In the 11 years since "Me at the zoo" was first uploaded, YouTube has managed to carve out a space in which nearly everyone can explore nearly everything, from the mainstream to niche. It has given people a platform to share thoughts and ideas (and, yes, also to troll) in comment sections, allowed up-and-coming musicians to cast a wider net than ever before, and inevitably sparked a new form of art: vlogging. Yet, while the current vlogging sphere is saturated with beauty tutorials, shopping hauls, and other forms of self-expression, there aren't many who consistently share deep, personal stories. Luckily, SoSonia is working to change that.
For over two years, the 17-year-old has been exploring various art forms—from painting, to singing, to writing poetry—to create visual stories that read like indie short films. Since joining forces with SoulPancake, the Indonesian native has spread her self-produced videos to an even wider audience, giving more users a chance to relate to coming-of-age issues like dealing with various frustrations, finding your creative process, and, in her latest video, saying goodbye to friends.
Watch SoSonia's latest video, and check out our interview with her below.
Did you grow up watching a lot of YouTube vloggers?
Most definitely. Growing up, I saw the world of YouTube as such an exciting and expressive place for people of all ages. Being a part of this community has been such an amazing experience.
When did you first decide to document your life and experiences on YouTube?
When I realized how freeing it was! All of a sudden, I realized making videos was the tool that could help me make sense of the mess of thoughts that were tangled up in my mind. It was not only documenting my life, but it was processing and problem solving. Putting my life online is intimidating, but keeping track of my experiences is a method of self-talk for me, and the motivation I've gained from it makes it all worthwhile. This has allowed me to enter a community full of people trying to express themselves, and it has given me a stage on which to do the same.
How has it been to grow up in such a public space?
It makes me feel extremely connected and vulnerable. You most definitely have to open yourself up for people to view you how they want to. But it also allowed more people to understand elements of my personality that would otherwise be impossible to explain. I am a visual person, and it was so helpful to be public with the world as my mind sees it. I suddenly felt more understood. I really hope that as I grow, people will be able to see me as not just an artist and filmmaker but as a human who is constantly growing. It’s a thrill to have a community that can see me and my mind’s creations from a young age.
Can you walk us through your creative process behind creating a new video?
Creating is a part of my everyday life. My videos are very reflective of what I am experiencing—it’s no longer holding in all of my thoughts but rather letting them be expressed. The outline of my creative process is that I will see my thoughts visually, and then I figure out how to recreate that in a format that others can see as well. My creativity is fueled by art supplies, daily life, and too much coffee. To get to know my process, you would need to spend a day with me, from writing out my script on coffee-stained scraps of paper, to filming carelessly with my camera covered in paint, to producing tedious stop motion pieces.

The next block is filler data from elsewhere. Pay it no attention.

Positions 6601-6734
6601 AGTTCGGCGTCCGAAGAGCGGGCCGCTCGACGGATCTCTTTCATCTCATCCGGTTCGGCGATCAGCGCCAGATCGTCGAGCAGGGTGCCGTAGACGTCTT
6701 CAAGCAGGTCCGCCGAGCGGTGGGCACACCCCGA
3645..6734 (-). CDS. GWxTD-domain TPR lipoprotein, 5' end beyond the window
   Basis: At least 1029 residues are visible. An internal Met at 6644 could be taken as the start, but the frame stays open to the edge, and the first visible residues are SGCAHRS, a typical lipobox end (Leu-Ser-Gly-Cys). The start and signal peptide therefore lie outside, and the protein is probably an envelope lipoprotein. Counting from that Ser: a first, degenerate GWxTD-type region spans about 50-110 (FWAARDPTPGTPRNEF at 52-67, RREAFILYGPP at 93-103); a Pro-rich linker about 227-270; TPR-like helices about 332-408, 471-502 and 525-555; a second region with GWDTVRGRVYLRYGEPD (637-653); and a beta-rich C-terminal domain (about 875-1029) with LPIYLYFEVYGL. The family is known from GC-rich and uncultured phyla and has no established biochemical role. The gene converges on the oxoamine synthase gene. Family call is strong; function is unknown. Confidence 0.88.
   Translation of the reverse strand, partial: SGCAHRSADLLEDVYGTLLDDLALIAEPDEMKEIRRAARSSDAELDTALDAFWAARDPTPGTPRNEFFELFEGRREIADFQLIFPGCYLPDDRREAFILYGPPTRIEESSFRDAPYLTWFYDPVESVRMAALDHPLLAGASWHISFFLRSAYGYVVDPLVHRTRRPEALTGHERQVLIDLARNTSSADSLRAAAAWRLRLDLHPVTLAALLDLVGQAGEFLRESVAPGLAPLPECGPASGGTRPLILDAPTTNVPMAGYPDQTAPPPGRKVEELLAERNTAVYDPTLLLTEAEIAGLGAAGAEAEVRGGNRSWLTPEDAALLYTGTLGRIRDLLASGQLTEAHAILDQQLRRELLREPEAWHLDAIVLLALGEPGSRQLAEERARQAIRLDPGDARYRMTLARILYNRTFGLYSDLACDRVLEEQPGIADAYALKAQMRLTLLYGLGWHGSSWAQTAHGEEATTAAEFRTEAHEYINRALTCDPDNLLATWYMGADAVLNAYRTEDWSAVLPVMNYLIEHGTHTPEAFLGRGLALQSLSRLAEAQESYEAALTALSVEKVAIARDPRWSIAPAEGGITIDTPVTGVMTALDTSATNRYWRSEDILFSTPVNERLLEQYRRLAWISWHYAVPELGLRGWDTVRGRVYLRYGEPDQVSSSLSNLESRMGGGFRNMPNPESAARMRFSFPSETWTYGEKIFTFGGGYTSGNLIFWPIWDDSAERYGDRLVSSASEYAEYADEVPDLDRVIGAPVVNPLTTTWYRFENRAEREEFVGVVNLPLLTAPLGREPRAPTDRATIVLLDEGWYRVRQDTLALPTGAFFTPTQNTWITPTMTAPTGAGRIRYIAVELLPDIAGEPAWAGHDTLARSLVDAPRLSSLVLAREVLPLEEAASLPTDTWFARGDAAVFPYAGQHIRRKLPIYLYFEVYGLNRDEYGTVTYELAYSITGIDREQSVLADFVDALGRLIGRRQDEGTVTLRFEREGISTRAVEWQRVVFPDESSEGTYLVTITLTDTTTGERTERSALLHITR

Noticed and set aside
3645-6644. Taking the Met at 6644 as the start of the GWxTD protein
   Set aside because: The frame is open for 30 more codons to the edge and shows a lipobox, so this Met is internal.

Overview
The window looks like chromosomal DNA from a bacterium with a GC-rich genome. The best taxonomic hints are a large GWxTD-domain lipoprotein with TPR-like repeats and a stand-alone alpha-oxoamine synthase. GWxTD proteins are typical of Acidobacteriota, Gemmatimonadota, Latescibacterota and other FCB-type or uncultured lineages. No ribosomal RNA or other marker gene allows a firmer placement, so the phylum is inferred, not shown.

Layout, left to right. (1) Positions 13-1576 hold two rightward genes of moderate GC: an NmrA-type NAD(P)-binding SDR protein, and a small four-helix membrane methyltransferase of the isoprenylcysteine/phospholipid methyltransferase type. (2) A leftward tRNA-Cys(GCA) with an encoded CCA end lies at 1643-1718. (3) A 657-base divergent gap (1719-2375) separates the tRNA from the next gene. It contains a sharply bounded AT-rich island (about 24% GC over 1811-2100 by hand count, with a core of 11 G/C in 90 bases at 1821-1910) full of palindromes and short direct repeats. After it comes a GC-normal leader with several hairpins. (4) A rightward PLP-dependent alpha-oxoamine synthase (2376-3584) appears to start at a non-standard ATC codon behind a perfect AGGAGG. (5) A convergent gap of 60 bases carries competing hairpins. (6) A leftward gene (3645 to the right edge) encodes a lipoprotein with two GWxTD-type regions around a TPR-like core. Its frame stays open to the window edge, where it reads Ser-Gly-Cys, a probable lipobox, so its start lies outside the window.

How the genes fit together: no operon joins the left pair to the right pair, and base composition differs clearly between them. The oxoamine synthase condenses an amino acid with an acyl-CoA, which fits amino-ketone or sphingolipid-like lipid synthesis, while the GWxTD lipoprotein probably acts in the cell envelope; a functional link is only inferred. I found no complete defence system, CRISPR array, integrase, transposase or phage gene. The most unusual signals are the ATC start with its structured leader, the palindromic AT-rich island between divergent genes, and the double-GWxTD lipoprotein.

What have you found to be the most challenging part of making your own videos?
Self-doubt. This can consume you, along with anxiety. There is so much pressure when you are in control of your art. You feel like you are always at fault if people don’t like it. Everyone runs into anxiety at some point in the process of creation. The most challenging part of making my own videos is trying to meet a certain standard and not letting my vision down. As much as I try to avoid that point in the process, it always seems to find its way into my creative space, no matter how optimistic the world I live in is. Nevertheless, I keep pushing through the doubt because if what I create makes even one person a little bit happier, then all the challenges are worth it.
Are there more artistic mediums that you'd like to explore?
Most definitely. I am someone who lives in color with paint all over my skin and everything I own. I am very passionate about painting and designing and want to pursue it further. I am also a writer, and I live with a pen by my side. I recently finished writing a book of short stories and poems. I am also very passionate about performance and music. That is why filmmaking is such a great platform—for someone who enjoys many art forms, it allows you to morph together all these forms of art into your final piece. I found that videos were such a versatile platform. I could not only tell stories but showcase my music, poetry, painting, performance, and every other art form I enjoy.
What's your advice for other young girls who are interested in creating videos?
No matter who you are or what your age is, it is never too late or too early to figure out how you want to express your thoughts. My advice to anyone thinking creating videos is to go into it with your own passions and to be vulnerable. The Internet is a terrifying world that no one understands, but people are always drawn to honesty. So talk about what you know and what you care about. And what I definitely want to tell anyone that wants to create videos is: Have a blast in the process. In the end, there will be a final product that others might consume, but the process of creation belongs to you. Enjoy it, make it your own, and the final product will reflect you. The most satisfying part of making a video is the personal path you take to get there.